June 16: Joyce Carol Oates
June 19: Blaise Pascal, Salman Rushdie
June 20: Lillian Hellman
June 21: Jean-Paul Sartre, Ian McEwan
June 22: Anne Morrow Lindbergh, H.R. Haggard, Octavia Butler
June 24: Ambrose Bierce
June 25: George Orwell
June 26: Pearl S. Buck, Walter Farley
June 27: Alice McDermott, Helen Keller
June 28: Jean-Jacques Rousseau, Mark Helprin
June 29: Antoine de Saint-Euxpery
June 30: John Gay 

MANY THANKS to all of you lovely bibliophiles!
We wouldn't be here without your continuing support, and can't find the words to fully express our gratitude. 

Much love from Curious,
Ray, Audrey and the Curious Gang
Copyright © 2014 Curious Book Shop, All rights reserved.
Thanks for joining our monthly book shop newsletter. We appreciate your continued support! 


Sunday, June 8, 2014

Ray's Reviews: Steve Breen's Unicorn Executions and Other Crazy Stuff My Kids Made Me Draw

If you're trying to escape reality during these hot summer days, it's time to grab the latest book by Pulitzer Prize winner Steve Breen.

You won't find it on the shelves as a long-winded novel under great literature -- it's an exceptionally humorous collection of one hundred black and white drawings.

"Unicorn Executions and Other Crazy Stuff My Kids Made Me Draw" (Skyhorse, $16.95) is a bizarre grouping of pun-filled, highly creative illustrations.

In his brief introduction, Breen comments "I should note here that even though I'm a cartoonist, most of the images in this book are not cartoons."

Instead, as the book's title indicates, they are drawings suggested by his three sons who were unimpressed with his work as an editorial cartoonist.

Breen's highly entertaining book is broken into a number of unusual categories including sections on dinosaurs, sharks, zombies and famous people as well as aliens, animals and other creatures.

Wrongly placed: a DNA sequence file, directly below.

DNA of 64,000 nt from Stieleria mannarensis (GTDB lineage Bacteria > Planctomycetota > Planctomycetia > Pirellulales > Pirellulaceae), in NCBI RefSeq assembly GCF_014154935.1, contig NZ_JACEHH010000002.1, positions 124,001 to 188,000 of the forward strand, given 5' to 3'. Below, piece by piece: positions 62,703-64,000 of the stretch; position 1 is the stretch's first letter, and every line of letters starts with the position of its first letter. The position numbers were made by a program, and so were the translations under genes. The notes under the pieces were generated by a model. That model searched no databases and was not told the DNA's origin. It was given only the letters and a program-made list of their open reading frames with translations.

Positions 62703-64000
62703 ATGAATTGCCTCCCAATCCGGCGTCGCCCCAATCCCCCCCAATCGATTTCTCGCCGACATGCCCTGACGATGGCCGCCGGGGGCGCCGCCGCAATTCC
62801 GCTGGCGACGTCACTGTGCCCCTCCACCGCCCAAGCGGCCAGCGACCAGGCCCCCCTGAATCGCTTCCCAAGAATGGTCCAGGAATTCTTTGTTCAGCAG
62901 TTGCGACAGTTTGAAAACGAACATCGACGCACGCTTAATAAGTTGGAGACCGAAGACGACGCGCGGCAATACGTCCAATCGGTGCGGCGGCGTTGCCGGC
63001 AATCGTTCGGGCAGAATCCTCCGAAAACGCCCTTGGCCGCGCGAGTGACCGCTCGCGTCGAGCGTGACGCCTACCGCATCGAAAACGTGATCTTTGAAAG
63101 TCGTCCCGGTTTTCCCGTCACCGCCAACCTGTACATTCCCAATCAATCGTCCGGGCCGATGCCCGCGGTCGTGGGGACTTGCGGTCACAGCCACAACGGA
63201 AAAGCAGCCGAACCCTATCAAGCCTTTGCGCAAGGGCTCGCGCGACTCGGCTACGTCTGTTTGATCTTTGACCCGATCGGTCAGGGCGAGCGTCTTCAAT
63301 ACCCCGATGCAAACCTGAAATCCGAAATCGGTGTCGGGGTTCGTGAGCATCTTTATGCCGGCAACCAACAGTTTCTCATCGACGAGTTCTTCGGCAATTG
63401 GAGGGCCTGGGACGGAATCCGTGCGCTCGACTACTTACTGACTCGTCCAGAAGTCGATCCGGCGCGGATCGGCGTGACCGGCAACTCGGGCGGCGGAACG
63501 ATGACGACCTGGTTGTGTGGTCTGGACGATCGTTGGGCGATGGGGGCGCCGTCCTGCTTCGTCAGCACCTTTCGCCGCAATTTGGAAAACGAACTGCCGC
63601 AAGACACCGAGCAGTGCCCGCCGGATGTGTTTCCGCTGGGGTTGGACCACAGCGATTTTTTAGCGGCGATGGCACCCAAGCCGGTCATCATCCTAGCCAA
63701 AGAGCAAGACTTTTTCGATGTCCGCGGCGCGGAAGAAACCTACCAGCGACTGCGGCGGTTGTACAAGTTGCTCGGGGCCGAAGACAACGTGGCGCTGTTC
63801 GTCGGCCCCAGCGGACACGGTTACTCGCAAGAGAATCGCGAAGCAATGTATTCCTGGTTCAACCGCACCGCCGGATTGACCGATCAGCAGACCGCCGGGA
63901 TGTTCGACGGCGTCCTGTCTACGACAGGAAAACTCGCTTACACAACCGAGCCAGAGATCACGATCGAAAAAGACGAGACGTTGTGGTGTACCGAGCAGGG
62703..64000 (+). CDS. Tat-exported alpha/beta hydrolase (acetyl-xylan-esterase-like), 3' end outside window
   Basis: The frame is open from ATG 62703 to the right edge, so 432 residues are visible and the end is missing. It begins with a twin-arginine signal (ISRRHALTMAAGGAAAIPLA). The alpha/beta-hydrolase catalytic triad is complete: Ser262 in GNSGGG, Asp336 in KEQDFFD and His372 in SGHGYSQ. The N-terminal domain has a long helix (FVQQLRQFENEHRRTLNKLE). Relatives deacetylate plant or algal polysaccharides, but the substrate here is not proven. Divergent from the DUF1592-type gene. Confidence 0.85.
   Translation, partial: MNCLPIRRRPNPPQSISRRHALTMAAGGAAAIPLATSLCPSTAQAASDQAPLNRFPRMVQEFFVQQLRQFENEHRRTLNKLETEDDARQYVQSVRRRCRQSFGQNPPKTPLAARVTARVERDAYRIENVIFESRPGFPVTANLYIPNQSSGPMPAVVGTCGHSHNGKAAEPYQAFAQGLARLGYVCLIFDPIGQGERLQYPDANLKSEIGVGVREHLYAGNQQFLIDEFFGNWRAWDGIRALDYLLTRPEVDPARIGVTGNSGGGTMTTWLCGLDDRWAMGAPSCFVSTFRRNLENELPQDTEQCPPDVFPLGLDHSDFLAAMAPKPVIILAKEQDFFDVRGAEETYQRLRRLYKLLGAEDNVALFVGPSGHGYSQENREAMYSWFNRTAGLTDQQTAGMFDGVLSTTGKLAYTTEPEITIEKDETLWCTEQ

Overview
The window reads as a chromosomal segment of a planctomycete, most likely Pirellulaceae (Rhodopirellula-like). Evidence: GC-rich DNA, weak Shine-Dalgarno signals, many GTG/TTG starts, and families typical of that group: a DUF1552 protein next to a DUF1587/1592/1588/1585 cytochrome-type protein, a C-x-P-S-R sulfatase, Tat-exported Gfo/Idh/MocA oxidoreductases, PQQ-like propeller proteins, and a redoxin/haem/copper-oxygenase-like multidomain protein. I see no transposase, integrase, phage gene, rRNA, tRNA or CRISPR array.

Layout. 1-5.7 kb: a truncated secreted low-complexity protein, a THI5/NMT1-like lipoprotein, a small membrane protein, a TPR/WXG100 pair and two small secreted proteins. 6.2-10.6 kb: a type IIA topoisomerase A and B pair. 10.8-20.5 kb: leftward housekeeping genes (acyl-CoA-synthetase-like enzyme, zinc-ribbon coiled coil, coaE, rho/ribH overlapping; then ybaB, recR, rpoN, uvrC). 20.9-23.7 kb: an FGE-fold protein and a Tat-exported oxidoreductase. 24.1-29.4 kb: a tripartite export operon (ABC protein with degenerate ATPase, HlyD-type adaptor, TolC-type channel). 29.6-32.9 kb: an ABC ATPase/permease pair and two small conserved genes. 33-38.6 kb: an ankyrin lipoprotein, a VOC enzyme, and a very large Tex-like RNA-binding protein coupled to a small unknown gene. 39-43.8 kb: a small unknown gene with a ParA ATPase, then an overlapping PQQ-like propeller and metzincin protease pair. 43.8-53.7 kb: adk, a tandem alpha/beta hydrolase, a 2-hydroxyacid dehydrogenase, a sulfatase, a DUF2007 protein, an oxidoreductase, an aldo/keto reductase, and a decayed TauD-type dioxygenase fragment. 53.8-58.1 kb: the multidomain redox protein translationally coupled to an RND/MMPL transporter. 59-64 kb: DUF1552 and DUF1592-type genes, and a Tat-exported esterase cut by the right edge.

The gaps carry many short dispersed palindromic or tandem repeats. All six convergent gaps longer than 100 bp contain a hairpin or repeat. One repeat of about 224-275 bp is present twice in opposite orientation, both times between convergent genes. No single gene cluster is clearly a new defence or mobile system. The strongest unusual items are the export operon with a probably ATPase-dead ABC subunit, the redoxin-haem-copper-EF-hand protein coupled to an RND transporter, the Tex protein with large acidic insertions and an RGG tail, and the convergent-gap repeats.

The dinosaur section includes images of a velocirapper (complete with sunglasses and a portable microphone) as well as a velociraptor with a flame-throwing jetpack.

In the section devoted to sharks, Breen showcases a talented surfer riding a wave standing on his hands on top of a surfboard; the next page provides a memorable image of a surfer juggling chainsaws on top of an open-mouthed shark.

"Zombies, Zombies Everywhere" features sketches of a variety of assorted zombies, including a Santa zombie, Zelvis (zombie Elvis) and a twisted Statue of Liberty zombie.

A longer section is devoted to famous people, as Breen skewers celebrities, offering "Guess the Celebrity Cyclops" and "Secret Mutant Powers of U.S. Presidents."

Breen's fantastic imagination really shines when he focuses on unusual creatures, such as "The Lizard of Oz" (with a tasty meal!), "Giant Invisible Squashgoblins" or "Centaur Claus."

Unicorns are also present, including some odd variations, such as "the Moo-nicorn", "the Ewe-nicorn" and "Kangeroo-nicorn."

Bad puns abound; it's quite easy to groan and grimace at Breen's warped sense of humor. The book features a mischievous, spurious foreword by North Korean President Kim Jong Un.

The artist obviously had a lot of fun creating these striking images and putting together this weirdly enjoyable compilation.

Breen's collection of drawings shouldn't be gulped all in one sitting; it's best to savor them slowly.